If a car is travelling round a circular bend with uniform speed on a horizontal road, the resultant force acting on it must be directed to the centre. ie. it must be the centripetal force. This force arise from the interaction of the car with the air and the road. The direction of the force exerted by the air will more or less oppose the instantaneous direction of motion. The other more important horizontal force is the frictional force exerted inwards by the road on the tyres of the car. The resultant of these two forces is the centripetal force. If the centripetal force is less than the force wanting to pull the car out, a skid will result. Safe cornering that does not rely on friction is achieved by banking the road. The problem is to find the angle θ at which the bend should be banked so the centripetal force acting on the car arises entirely from a component of the normal force, *N* of the road.

Treating the car as a particle and resolving *N* vertically and horizontally we have, since *N* sin*θ* is the centripetal force. *N* sin*θ*=*mv*^{2}/*r* where *m* and *v* are the mass, speed and r is the radius of the bend respectively. Also the car is assumed to remain in the same horizontal plane therefore no horizontal acceleration therefore, *N* cos*θ*=*mg*. Dividing both equations, tan *θ*=v^{2}/*rg*

A bend in a railway track is also banked. In this case, so that at a certain speed no lateral thrust has to be exerted by the outer rail on the flanges of the wheels of the train, otherwise the rails are strained. The horizontal component of the normal forces of the rails on the train provide the centripetal force.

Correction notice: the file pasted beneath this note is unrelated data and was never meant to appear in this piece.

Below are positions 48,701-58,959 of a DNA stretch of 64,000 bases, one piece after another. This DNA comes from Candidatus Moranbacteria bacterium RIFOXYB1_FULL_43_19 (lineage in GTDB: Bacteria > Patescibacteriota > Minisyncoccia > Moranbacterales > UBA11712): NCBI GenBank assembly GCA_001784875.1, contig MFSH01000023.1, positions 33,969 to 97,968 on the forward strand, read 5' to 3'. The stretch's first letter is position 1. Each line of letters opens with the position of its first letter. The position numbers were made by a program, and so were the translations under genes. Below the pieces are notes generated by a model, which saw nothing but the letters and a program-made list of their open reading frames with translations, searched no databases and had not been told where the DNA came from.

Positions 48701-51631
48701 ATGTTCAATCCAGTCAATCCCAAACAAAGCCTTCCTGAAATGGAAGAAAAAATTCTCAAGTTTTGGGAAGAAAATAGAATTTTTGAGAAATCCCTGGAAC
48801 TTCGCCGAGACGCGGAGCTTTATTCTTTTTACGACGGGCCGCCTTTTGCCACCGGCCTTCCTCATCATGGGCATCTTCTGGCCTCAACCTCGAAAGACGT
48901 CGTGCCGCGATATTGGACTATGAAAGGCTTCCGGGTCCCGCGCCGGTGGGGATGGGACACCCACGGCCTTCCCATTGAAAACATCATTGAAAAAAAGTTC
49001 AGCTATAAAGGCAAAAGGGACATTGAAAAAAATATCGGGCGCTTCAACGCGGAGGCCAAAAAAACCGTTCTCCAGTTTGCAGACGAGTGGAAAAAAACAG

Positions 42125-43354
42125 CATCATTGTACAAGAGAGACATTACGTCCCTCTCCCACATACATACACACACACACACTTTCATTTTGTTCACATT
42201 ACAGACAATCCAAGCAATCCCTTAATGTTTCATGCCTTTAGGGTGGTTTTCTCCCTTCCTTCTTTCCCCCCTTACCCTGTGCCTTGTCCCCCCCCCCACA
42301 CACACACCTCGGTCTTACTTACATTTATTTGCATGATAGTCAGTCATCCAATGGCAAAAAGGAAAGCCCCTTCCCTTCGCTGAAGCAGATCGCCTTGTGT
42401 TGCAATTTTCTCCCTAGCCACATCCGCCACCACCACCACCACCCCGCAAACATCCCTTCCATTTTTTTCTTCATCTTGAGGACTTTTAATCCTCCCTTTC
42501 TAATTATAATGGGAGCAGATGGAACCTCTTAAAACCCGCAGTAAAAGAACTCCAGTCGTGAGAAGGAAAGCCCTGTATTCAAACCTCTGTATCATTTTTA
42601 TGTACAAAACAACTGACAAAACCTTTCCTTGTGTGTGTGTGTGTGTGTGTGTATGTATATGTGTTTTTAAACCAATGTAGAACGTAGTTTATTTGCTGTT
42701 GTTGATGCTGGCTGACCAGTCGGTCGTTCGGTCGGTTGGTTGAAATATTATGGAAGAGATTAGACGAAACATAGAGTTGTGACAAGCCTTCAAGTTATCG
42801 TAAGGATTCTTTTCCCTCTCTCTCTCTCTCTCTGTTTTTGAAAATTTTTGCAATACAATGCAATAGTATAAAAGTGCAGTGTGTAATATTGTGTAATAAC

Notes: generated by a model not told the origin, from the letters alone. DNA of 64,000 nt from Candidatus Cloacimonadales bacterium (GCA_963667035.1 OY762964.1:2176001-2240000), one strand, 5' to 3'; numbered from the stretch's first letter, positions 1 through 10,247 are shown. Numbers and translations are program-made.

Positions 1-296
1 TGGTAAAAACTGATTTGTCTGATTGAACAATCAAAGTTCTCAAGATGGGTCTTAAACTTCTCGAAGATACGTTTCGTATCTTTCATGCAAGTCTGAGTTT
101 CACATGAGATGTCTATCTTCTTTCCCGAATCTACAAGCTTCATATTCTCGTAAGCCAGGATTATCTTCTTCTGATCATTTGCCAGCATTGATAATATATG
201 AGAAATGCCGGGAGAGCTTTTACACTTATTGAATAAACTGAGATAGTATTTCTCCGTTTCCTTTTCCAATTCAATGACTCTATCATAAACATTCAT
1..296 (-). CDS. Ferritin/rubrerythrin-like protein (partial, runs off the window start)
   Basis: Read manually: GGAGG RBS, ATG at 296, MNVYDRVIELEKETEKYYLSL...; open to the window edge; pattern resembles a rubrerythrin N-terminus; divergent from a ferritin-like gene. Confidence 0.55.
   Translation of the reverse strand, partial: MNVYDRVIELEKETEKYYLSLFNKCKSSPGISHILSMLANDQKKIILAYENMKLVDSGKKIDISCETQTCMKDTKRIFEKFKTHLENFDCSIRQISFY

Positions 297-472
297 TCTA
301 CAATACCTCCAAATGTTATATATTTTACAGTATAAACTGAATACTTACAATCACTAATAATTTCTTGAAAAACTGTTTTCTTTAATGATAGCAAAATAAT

### Aircraft

An aircraft in straight, level flight experiences a lift force perpendicular to the surface of its wings which balances its weight, *mg*. To make a turn, the ailerons are operated so that the aircraft banks and the horizontal component of the lift supplies the necessary centripetal force to make the aircraft turn. The lift force is always perpendicular to the wings and so the aircraft's weight has to be supported by the vertical component of the lift. Since this is slightly less than the weight of the aircraft, the aircraft will lose altitude unless the lift is increased by increasing the speed or pulling the nose of the aircraft up.

### The Rotor